In response to rotational movement of the rollers, portions of the flexible tube that are in contact with the rollers compress or otherwise occlude against a wall of the cassette. As a result, fluid traveling through the tube is temporarily trapped in the tube between the occluded points. The trapped fluid is released from the tube when the occlusion force on the tube is released. In this manner, fluid is urged through the tube via peristaltic wave action.

In some instances, a roller may not directly contact the tubing. In this case, the roller(s) may undesirably move or shift and lose proper contact with the drive shaft, and/or a roller may undesirably contact an adjacent roller. These occurrences may cause errors in various pumping operations, thereby potentially diminishing the overall performance of the pump.

SUMMARY

A guide element for a peristaltic pump including a plurality of rollers is disclosed. The guide element includes a base and a plurality of spindles established on a surface of the base. The plurality of spindles is positioned substantially normal to the surface of the base and projects outward from the surface of the base. Each of the plurality of spindles is configured to locate a journal formed in a respective one of the plurality of rollers.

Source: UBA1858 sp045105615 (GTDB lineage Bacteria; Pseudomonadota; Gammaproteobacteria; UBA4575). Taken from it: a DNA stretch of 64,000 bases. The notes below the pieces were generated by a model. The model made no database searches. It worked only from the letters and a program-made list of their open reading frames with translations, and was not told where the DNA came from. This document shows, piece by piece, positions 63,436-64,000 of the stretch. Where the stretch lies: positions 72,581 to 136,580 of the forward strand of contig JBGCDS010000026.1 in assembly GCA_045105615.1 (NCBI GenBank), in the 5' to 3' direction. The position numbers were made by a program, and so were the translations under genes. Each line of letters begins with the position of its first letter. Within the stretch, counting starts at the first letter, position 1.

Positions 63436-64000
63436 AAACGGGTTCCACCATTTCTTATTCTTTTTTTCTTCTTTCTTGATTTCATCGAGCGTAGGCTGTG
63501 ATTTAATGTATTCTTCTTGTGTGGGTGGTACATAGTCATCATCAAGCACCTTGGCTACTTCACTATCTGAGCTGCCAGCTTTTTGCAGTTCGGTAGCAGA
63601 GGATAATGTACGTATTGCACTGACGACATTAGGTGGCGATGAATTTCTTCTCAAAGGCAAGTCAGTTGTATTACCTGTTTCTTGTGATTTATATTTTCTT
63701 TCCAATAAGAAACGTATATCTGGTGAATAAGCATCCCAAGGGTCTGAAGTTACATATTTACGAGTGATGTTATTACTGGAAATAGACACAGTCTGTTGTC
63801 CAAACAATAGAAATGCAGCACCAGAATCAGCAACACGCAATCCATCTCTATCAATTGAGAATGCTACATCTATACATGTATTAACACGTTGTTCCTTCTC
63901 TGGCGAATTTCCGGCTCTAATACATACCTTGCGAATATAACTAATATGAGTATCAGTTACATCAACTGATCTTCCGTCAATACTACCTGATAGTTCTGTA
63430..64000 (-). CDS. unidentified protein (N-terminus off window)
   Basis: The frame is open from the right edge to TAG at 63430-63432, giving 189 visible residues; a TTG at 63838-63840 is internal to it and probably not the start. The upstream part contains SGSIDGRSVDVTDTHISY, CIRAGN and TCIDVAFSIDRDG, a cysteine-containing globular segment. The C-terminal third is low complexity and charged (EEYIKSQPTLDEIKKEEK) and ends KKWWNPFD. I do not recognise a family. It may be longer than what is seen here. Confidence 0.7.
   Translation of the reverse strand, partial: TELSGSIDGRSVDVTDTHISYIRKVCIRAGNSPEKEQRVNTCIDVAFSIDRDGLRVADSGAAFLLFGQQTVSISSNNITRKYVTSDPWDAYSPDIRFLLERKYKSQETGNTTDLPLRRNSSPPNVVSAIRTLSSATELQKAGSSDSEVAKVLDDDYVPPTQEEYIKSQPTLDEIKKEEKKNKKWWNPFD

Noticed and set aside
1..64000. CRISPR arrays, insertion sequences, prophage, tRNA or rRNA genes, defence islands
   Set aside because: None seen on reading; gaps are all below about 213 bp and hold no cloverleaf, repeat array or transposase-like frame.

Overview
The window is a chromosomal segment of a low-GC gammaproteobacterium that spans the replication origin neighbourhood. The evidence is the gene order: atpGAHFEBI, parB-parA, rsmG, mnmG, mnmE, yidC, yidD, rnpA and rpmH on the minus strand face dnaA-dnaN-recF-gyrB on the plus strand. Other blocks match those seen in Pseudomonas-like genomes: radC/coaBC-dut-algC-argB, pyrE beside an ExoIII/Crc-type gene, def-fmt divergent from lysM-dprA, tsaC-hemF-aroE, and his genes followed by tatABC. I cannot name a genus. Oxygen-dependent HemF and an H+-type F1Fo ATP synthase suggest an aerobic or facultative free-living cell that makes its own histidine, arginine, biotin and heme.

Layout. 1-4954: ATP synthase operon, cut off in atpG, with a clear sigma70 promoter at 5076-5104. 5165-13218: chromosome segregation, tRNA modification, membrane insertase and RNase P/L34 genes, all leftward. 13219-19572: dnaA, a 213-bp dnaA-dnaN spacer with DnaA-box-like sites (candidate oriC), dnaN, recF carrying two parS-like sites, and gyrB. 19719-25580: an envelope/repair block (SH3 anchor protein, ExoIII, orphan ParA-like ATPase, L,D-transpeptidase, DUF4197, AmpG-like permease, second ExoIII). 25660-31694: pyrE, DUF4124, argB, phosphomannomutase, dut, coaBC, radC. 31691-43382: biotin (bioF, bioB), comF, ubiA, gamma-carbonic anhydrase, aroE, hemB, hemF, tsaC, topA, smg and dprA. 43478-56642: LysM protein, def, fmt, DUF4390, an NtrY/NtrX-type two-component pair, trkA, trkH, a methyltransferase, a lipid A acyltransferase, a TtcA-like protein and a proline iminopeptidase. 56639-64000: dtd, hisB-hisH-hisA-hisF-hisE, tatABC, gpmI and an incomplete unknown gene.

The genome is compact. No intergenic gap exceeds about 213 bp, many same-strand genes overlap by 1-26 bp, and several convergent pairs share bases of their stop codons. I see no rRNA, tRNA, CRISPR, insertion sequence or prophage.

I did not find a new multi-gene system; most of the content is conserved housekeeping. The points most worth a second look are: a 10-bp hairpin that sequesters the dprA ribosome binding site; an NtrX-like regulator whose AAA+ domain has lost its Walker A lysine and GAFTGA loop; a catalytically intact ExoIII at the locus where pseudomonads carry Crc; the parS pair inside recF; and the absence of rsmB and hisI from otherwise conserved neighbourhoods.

BRIEF DESCRIPTION OF THE DRAWINGS

Features and advantages of embodiment(s) of the present disclosure will become apparent by reference to the following detailed description and drawings, in which like reference numerals correspond to similar, though perhaps not identical components. Reference numerals having a previously described function may or may not be described in connection with other drawings in which they appear.

FIG. 1 is a semi-schematic perspective view of an exemplary rotary-style peristaltic infusion pump for use in the present disclosure;

FIG. 2 is a semi-schematic top view of a disposable pump cassette including a configuration of an assembly of rollers received within a cavity formed in the cassette;

FIG. 2A is a semi-schematic top view of the disposable pump cassette including another configuration of the assembly of rollers received within a cavity formed in the cassette;

FIG. 3 is a perspective, top view of a guide element according to an embodiment of the present disclosure;